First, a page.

Destroying the Graven Images

Jesus said, speaking of little children, "In heaven their angels do always behold the face of my Father which is in heaven." Often when a little child voices some one of these "spiritual intuitions," as Mrs. Eddy defines "angels" in part in "Science and Health with Key to the Scriptures" (p. 581), and, lifting the veil, lets us see the purity of the unfoldments which come to the receptive, humble child thought, a radiance is shed upon our pathway, making us, in turn, become more humble, more receptive, more childlike. In simplicity a child seems to shut out the complexities of reasonings, and lets the light shine through in a clear, unobstructed ray.

One such experience recently came to the writer. A little five-year-old boy seemed to receive a very ugly gash upon his arm, which for the sake of cleanliness had to be temporarily covered with a bandage. Now, this little lad, happily, is a regular attendant at a Christian Science Sunday School, and the preceding Sunday he had heard the Bible story of the three Hebrew boys who, refusing to bow down to the graven image of King Nebuchadnezzar, had been thrown into the burning fiery furnace, from which they had been saved unharmed. He also knew well the First Commandment, "Thou shalt have no other gods before me." So at the time when the mother was trying to close her eyes to the ugly picture manifesting itself upon the little boy's arm, he himself looked up in earnestness and sincerity and said, "Mother, this is just a graven image, and I am not going to bow down to it nor worship it."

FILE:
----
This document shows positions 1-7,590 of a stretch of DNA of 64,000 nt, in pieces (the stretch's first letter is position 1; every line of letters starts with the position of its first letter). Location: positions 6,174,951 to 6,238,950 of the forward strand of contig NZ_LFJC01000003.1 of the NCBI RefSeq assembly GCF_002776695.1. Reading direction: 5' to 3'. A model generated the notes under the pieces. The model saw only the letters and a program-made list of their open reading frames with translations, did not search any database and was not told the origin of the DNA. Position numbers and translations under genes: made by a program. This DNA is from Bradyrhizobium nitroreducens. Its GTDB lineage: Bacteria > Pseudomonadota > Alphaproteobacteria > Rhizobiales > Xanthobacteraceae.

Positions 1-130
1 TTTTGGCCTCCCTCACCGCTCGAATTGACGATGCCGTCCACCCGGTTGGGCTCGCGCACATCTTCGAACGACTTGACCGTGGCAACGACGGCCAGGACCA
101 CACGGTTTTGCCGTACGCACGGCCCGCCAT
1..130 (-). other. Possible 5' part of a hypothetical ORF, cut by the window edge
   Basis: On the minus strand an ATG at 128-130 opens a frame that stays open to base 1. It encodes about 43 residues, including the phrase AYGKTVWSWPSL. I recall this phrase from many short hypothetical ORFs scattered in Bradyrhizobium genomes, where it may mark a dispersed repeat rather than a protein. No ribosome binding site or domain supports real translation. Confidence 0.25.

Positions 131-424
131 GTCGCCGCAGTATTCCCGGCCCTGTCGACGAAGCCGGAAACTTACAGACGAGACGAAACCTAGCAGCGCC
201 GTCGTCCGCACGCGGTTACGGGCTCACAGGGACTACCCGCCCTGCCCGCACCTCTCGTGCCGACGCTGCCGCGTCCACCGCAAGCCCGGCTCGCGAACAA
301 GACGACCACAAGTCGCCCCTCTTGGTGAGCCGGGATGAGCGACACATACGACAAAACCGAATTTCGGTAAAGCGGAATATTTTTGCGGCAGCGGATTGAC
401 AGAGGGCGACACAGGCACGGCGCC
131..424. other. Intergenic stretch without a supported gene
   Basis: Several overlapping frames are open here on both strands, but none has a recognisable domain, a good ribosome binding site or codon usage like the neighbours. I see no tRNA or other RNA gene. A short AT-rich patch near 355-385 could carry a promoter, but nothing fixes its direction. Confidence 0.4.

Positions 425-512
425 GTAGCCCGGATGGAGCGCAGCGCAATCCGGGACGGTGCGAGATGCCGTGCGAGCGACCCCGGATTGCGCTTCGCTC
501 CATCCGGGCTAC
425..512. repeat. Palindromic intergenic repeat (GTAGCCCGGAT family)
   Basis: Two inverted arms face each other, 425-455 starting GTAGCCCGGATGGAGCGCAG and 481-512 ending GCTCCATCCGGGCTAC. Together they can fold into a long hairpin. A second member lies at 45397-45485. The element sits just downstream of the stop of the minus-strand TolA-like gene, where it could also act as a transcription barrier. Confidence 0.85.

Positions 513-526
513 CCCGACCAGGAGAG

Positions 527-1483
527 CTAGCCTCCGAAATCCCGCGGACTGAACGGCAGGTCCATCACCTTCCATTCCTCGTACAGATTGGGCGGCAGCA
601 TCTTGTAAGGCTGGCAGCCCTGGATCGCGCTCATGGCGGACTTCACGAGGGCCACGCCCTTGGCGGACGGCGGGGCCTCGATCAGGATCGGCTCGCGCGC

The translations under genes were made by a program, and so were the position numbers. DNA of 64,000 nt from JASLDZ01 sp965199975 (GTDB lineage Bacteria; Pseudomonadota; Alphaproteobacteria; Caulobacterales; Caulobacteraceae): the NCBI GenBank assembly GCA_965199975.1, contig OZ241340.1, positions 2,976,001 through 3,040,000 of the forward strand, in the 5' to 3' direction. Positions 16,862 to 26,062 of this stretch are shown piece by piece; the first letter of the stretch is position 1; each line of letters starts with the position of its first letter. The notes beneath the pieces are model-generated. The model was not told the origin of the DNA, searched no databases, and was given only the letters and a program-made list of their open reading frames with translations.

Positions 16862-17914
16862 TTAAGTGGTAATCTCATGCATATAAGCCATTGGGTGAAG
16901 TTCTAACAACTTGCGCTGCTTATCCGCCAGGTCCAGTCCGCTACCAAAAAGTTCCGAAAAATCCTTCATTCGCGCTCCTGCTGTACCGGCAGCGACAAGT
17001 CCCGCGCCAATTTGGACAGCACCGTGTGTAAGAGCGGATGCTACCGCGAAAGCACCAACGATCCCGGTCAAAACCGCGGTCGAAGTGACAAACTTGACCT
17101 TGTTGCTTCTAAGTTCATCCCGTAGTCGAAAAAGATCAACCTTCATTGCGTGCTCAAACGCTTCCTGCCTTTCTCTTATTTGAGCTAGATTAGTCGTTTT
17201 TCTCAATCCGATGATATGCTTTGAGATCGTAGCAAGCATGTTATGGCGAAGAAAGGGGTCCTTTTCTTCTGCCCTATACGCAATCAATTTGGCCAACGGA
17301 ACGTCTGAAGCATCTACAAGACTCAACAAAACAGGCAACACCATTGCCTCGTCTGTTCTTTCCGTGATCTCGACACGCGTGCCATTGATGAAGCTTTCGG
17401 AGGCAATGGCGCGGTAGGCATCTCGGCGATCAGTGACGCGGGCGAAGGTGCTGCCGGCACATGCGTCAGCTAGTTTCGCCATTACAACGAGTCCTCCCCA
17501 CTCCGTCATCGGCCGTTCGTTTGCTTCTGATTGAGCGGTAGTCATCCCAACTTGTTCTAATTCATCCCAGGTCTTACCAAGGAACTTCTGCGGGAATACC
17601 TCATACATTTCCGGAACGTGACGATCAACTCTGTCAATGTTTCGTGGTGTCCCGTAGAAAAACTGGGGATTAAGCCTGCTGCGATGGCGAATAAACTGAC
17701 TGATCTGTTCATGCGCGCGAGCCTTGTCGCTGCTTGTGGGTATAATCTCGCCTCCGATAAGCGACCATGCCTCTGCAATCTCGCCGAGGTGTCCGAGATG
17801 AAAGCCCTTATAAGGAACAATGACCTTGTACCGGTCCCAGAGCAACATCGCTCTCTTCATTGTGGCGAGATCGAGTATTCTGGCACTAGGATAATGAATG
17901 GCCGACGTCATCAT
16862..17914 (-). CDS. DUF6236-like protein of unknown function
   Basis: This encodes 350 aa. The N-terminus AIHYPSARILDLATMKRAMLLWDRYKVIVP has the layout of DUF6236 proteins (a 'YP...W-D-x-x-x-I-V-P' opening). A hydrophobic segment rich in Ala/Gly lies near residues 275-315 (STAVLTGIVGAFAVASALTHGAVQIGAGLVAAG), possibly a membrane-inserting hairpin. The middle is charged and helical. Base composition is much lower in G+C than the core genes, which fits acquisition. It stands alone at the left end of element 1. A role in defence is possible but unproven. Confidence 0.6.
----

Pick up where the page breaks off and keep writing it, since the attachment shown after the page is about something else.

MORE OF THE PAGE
This was a sure application of the truth he had imbibed in Sunday school; and a helpful little talk followed during which the mother and the child tried to understand that the ugly picture was but an image graven in thought, and, like the golden image of King Nebuchadnezzar, was mindless, harmless, powerless; also, like the image of gold, it could not talk or say it was sore or painful In fact, before they got through, it seemed almost a joke to the little lad that he should have so believed in it as actually to have shed tears over it. Of course, the "image" could not abide long in thought so purified—as, indeed, it did not; and the experience has since proved both a rebuke and an inspiration to the mother.

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"No half-way stations"
November 6, 1926

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